six-year statute of limitations would therefore have begun to run approximately 22 years
ago, expiring in 2001 and 2005 respectively. Even if the court assumed plaintiff had
remained at Lincoln Hills until 2007, when he would have turned 25, and his claims
accrued then, the three and six-year statutes of limitations would have expired in 2009 and
Nor does plaintiff’s status as a minor when the alleged abuse occurred appear to
extend the time to bring an action long enough for him to bring his claims now. See Wis.
Stat. § 893.16(1) (“If a person entitled to bring an action is, at the time the cause of action
accrues . . . under the age of 18 years . . . the action may be commenced within 2 years
after [the person reaches 18.]”); see also Wis. Stat. § 893.587 (tolling the limitations period
for claims of sexual assault involving a child until the plaintiff reaches the age of 35). As
noted, plaintiff was born in 1982. It is not clear whether the alleged assaults that began
in 1999 continued after plaintiff turned 18 in 2000, but even if they did not, plaintiff
turned 20 in 2002, and 35 in 2017, before he filed this lawsuit.
To proceed, plaintiff will need to explain how his complaint is timely. Unless he
can show that any of the factual premises in this opinion regarding the timeline of events
are incorrect, or that some other state statute of limitations applies and saves his claims,
his only option appears to be equitable tolling, which is granted sparingly and in
extraordinary circumstances. “Equitable tolling permits a plaintiff to avoid the bar of the
statute of limitations if despite the exercise of all due diligence he is unable to obtain vital
information bearing on the existence of his claim.” Shropshear v. Corp. Counsel of City of
Chi., 275 F.3d 593, 595 (7th Cir. 2001). Federal courts use the tolling rules of whichever
jurisdiction supplies the statute of limitations, id. at 596, meaning Wisconsin’s tolling rules
apply here. “Although Wisconsin case law on equitable tolling is relatively sparse, it is
clear that, as in Shropshear, tolling is available only when the plaintiff’s failure to meet a
filing deadline is out of the plaintiff’s control or occurred despite the plaintiff’s due
diligence.” Henderson v. Jess, 18-cv-680-jdp, 2021 WL 1080269, at *9 (March 19, 2021);
see, e.g., State ex rel. Asik v. Tegels, 2020 WI App 31, ¶ 3, 392 Wis. 2d 382, 944 N.W.2d 361
(equitable tolling doctrines may apply if circumstances beyond the prisoner’s control
prevent timely filing); State ex rel. Griffin v. Smith, 2004 WI 36, ¶ 38, 270 Wis. 2d 235,
677 N.W.2d 259 (“[p]rovided that the petitioners timely pursue relief,” time limit for
filing writ of certiorari is equitably tolled where counsel promises to file writ but fails to do
so); State ex rel. Nichols v. Litscher, 2001 WI 119, 247 Wis. 2d 1013, 635 N.W.2d 292 (30-
day deadline for petition for review tolled on date pro se prisoner delivers correctly
addressed petition to proper prison authorities for mailing); see also Winston v. Pamela H.,
No. 16-cv-610-jdp, 2016 WL 6808181, at *2 (W.D. Wis. Nov. 17, 2016) (equitable
tolling did not apply to plaintiff alleging sexual abuse at Lincoln Hills 20 years before filing
Although plaintiff alleges that he feared retaliation while at Lincoln Hills4, that does
not account for the subsequent delay in filing this lawsuit after he was released. Moreover,
courts have expressed skepticism towards fear of retaliation as basis for equitable tolling,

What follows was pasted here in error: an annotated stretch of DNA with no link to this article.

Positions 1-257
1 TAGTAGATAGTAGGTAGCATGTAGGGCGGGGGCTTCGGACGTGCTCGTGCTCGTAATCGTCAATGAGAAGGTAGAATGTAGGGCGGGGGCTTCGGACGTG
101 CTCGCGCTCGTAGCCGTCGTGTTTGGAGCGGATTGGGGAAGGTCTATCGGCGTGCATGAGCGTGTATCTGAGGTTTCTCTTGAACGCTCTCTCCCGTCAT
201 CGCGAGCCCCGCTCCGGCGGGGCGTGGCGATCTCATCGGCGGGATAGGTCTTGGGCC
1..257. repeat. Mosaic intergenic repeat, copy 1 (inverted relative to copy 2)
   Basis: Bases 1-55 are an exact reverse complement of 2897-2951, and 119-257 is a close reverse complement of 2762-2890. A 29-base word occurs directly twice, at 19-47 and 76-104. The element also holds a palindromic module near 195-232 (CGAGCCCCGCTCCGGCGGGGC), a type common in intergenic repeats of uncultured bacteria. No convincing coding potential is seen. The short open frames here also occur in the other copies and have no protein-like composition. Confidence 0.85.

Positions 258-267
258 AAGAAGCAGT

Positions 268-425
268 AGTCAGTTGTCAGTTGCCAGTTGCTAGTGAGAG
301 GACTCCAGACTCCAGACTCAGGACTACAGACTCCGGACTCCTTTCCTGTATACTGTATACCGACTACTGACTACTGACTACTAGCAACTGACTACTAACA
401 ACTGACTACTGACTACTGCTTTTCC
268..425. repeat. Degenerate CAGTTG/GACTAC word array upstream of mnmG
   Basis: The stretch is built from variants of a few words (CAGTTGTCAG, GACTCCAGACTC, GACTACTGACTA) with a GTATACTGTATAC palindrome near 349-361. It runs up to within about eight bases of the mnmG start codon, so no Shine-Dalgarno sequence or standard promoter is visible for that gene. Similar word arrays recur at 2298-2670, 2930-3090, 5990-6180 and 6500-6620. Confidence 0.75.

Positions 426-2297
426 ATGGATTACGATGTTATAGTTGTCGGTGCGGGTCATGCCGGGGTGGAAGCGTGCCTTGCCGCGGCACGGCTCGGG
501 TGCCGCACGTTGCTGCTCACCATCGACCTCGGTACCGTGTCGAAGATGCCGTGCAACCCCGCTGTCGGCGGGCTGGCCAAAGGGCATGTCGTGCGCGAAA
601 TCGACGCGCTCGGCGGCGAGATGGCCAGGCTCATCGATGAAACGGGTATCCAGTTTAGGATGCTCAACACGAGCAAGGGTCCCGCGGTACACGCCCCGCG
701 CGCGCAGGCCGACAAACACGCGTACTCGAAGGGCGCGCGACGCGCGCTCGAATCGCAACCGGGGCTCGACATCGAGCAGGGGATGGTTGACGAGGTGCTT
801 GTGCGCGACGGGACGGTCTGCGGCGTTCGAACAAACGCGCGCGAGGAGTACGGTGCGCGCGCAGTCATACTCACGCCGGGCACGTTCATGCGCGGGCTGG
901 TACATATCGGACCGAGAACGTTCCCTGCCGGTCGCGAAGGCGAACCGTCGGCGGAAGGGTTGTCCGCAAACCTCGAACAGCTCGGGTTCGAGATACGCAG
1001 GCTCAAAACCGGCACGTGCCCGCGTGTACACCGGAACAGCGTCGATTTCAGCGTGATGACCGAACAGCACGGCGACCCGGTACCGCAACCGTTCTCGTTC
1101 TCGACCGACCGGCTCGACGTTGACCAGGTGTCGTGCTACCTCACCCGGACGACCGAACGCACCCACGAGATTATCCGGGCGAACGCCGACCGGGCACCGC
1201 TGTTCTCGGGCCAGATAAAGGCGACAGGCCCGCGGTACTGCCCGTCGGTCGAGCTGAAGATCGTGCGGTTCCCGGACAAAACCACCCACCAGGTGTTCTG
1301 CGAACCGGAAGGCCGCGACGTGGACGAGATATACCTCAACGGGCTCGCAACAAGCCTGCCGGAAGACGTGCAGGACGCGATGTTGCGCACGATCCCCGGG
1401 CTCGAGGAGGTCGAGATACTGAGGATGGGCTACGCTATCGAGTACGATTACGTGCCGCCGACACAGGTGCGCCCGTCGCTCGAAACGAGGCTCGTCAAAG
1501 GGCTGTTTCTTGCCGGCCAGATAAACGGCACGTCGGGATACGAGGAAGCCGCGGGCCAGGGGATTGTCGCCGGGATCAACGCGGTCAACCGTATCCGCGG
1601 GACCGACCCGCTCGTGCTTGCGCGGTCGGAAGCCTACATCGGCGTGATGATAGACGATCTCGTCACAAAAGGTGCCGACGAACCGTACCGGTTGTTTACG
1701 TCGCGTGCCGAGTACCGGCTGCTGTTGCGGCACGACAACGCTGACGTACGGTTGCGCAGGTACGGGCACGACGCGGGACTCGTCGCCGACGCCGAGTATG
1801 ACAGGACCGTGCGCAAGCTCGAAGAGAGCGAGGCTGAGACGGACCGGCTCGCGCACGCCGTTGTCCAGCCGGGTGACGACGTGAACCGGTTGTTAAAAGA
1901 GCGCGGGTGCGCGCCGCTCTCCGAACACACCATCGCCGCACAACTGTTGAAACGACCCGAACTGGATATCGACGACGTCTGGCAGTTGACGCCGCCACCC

at least when generally alleged. E.g., Rosenblum v. Yates, No. 09-cv-3302, 2011 WL 590750,
at *3 (E.D. Cal. Feb. 10, 2011) (plaintiff’s “generalized allegation [of] fear of retaliation”
was “insufficient to meet his high burden”); Davis v. Jackson, No. 15-cv-5359 (KMK), 2016
WL 5720811, at *8-12 (S.D.N.Y. Sept. 30, 2016) (although the specific facts alleged
amounted to extraordinary circumstances meriting equitable tolling, “[g]eneralized
allegations of fear of retaliation” would be insufficient); Fox v. Lackawanna Cty., No. 3:16cv-1511, 2017 WL 5007905, at *9 (M.D. Pa. Nov. 2, 2017) (even if a reasonable fear of
retaliation in the prison context may, on occasion, justify equitable tolling, this principle
Plaintiff also alleges that the alleged abuse left him “emotionally and mentally traumatized.” (Dkt.
#1 at 3.) To the extent plaintiff suggests he has suffered mental illness, that can, in some situations,
warrant equitable tolling. See, e.g., Davis v. Humphreys, 747 F.3d 497, 499 (7th Cir. 2014) (mental
incompetence can satisfy the standard for equitable tolling). But “mental illness tolls a statute of
limitations only if the illness in fact prevents the sufferer from managing his affairs and thus from
understanding his legal rights and acting upon them.” Obriecht v. Foster, 727 F.3d 744, 750-51 (7th
Cir. 2013) (quoting Miller v. Runyon, 77 F.3d 189, 191 (7th Cir. 1996)). Plaintiff would therefore
have to explain specifically how any symptoms actually prevented him from bringing his claims, or
so continuously and severely affected him that he was unable to make any effort to pursue his claims
before now, and what has changed so that he can now bring his claims.
would not be applicable where a plaintiff had been released from prison years before his
claims were filed).
Still, there may be more to the story, so the court will give plaintiff a chance to
respond to this order, explaining whether equitable tolling applies to his case, or whether
there is some other reason to reconsider the discussion above regarding the statute of
IT IS ORDERED that plaintiff Cody Michael DeGrave may have until December
9, 2021, to show cause as to why the court should not dismiss this case as time barred.
Entered this 18th day of November, 2021.
BY THE COURT:
WILLIAM M. CONLEY